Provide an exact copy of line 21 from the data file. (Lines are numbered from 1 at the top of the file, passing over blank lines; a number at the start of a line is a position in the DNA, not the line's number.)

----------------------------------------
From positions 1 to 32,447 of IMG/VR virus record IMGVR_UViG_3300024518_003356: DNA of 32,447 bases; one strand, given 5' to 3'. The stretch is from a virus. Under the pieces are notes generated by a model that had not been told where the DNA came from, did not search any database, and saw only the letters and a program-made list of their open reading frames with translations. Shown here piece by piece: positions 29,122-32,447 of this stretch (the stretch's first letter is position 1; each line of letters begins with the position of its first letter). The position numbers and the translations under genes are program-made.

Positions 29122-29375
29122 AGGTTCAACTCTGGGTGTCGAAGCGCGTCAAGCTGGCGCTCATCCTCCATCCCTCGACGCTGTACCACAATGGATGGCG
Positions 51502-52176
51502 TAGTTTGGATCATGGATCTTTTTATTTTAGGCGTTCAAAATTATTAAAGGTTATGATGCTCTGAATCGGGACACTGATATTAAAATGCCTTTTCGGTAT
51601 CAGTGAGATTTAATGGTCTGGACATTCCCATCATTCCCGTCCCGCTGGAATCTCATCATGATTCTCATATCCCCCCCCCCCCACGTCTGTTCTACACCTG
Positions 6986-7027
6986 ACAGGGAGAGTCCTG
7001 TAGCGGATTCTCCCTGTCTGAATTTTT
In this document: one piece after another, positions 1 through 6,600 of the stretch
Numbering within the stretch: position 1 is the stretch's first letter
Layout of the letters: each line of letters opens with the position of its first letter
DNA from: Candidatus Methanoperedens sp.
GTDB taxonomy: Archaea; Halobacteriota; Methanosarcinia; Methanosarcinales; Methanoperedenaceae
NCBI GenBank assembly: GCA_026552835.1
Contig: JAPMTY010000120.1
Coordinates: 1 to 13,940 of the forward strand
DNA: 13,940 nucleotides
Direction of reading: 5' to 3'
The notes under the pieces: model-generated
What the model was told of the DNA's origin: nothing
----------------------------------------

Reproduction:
What the model was told of the DNA's origin: nothing